Has Major League Baseball Finally Jumped The Shark?

For years and years, Major League Baseball’s All Star Game was just that, a game, a brief respite in the long season to give the best of America’s pastime a chance to showcase their talents in front of a national audience who, limited by the local TV coverage of the time, rarely saw stars from the other ColorRunleague. It was a chance to settle, at least for one day, who was better, Willie Mays or Mickey Mantle, Whitey Ford or Bob Gibson.
Now, continuous interleague play and round the clock (and nation) coverage of games from every team has removed much of the magic of the Mid Summer Classic, even with home field advantage in the World Series upping the ante.
The All Star Game has also grown beyond a simple nine-inning contest between the best of baseball to become a multi-day extravaganza. The Home Run Derby, the Futures Game, the interactive FanFest have all served to expand, and some would say simultaneously dilute, the focus of the occasion.
It’s no surprise that among all the ancillary activities MLB would seek to bring runners, and running, into the mix, and for several years now a 5K run has been part of the festivities.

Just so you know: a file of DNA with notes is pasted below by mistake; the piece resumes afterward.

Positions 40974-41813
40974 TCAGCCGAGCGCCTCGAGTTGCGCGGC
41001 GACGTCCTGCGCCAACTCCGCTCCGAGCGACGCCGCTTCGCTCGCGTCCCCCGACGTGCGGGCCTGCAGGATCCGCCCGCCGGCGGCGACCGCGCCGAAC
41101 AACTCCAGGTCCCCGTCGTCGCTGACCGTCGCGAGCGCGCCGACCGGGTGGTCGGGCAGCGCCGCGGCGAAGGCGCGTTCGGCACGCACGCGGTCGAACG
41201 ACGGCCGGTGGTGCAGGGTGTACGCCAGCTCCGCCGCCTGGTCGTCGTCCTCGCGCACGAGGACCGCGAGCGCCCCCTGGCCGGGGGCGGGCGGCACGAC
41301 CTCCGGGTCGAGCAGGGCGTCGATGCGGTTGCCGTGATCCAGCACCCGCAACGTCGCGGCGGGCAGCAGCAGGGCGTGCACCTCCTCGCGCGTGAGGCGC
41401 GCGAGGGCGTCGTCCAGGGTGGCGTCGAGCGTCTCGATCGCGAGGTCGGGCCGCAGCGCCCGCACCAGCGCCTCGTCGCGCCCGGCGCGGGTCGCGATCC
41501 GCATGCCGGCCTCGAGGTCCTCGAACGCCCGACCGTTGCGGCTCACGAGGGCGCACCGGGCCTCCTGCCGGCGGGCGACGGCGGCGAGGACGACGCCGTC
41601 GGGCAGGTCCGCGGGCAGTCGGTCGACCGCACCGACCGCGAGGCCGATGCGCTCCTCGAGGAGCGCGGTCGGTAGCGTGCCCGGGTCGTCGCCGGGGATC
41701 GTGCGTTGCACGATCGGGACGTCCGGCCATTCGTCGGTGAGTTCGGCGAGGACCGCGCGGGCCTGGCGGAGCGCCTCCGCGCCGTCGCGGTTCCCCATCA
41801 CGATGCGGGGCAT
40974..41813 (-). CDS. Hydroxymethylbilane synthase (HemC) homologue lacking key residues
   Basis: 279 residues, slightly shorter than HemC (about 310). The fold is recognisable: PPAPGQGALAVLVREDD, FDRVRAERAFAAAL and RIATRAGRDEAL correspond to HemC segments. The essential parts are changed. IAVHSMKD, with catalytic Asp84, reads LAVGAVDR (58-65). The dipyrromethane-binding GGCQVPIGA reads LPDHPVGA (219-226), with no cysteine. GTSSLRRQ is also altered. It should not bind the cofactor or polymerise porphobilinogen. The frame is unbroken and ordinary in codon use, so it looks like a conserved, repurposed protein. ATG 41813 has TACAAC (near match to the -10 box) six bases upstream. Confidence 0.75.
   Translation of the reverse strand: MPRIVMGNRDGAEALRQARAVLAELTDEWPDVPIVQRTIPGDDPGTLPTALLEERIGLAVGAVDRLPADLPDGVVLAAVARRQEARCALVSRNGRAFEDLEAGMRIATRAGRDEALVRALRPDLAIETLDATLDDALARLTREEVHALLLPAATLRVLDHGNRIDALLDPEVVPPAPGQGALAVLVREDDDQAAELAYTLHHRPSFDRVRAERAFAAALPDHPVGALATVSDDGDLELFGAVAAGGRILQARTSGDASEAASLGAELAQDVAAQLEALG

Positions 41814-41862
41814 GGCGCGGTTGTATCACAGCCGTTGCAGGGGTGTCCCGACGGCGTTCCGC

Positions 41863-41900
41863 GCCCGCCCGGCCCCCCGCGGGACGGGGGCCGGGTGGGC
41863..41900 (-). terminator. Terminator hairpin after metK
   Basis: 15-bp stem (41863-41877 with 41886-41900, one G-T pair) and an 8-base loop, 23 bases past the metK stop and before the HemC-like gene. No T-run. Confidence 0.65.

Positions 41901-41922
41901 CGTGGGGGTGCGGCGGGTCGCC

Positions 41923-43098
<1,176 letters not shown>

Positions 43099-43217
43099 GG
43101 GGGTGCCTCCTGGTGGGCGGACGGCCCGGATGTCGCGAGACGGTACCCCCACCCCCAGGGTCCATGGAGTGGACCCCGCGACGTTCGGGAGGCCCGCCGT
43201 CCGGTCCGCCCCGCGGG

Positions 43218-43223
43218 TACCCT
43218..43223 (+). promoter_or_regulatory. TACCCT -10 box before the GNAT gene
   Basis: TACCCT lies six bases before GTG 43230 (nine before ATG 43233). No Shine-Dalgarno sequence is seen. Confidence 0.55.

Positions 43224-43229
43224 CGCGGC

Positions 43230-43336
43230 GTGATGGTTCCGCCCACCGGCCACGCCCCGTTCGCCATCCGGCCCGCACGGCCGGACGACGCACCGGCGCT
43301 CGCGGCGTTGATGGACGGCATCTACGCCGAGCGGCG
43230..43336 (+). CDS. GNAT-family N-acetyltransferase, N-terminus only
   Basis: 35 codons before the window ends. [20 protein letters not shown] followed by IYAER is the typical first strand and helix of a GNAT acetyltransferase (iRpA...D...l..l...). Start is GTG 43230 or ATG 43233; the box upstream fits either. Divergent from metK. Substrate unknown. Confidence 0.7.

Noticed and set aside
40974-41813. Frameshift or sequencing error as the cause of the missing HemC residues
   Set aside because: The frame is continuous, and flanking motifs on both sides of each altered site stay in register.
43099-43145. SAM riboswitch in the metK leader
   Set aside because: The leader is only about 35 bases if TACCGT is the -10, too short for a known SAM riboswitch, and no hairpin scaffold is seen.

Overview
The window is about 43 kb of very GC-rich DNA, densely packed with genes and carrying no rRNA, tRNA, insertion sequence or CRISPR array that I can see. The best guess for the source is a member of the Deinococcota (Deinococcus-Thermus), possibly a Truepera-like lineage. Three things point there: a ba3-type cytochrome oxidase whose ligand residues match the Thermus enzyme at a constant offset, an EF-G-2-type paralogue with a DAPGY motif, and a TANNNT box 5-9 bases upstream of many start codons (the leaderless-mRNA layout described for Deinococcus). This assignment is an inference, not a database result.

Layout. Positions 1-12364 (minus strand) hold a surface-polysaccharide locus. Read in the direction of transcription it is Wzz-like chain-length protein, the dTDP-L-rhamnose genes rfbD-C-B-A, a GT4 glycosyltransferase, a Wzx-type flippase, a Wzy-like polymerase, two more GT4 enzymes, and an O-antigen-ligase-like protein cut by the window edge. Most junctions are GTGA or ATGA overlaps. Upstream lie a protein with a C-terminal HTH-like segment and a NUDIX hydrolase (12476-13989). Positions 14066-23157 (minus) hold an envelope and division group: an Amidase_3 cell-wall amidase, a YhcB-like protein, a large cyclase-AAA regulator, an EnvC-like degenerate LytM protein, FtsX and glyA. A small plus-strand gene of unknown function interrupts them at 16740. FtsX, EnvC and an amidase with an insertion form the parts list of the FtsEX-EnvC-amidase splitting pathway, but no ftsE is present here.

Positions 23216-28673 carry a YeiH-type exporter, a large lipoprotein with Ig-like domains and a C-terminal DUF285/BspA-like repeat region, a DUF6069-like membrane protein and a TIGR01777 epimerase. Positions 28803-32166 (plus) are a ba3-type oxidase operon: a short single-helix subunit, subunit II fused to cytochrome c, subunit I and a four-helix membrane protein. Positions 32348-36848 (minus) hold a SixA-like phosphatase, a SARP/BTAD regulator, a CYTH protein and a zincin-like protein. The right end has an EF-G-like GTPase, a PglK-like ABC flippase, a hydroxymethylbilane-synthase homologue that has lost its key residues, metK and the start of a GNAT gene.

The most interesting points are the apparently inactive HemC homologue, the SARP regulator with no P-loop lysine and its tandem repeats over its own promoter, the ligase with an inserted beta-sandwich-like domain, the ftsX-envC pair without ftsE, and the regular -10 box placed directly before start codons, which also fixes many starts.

Baseball and running are by no means strange bedfellows; a perfunctory search of the certified course database will reveal dozens of races that finish at, and often in, a ballpark, especially those of minor leagues, for whom a 5K is just one more promotion like Cap Day or Mustache Night.
The All Star Game run, by contrast, has always seemed to be a somewhat artificial, forced marriage, more of an afterthought than an integral part of the week’s festivities.
But this year, in conjunction with the game at Target Field Tuesday night, baseball might finally have come up with the running equivalent of the Home Run Derby, pure spectacle with only the slimmest connection to the sport it’s a part of.
Rather than a traditional 5K race with a baseball theme, this year’s event was a color run, one of those untimed jaunts in which colored powder is thrown on the participants at several points along the course. The attraction of this still escapes me, but for the past year or so color runs and similar events have been the explosive growth segment of the running world. And now, they’ve come to baseball’s All Star Game.
If you’re a purist who feels the designated hitter is a sign that the baseball apocalypse is nigh then this latest development may be enough to make you give up your season tickets and start following Premier League soccer instead. Personally, I’ll hope it’s like a teenager whose flourescent colored hair and nose rings are just a temporary stage to be survived before a more normal existence returns.

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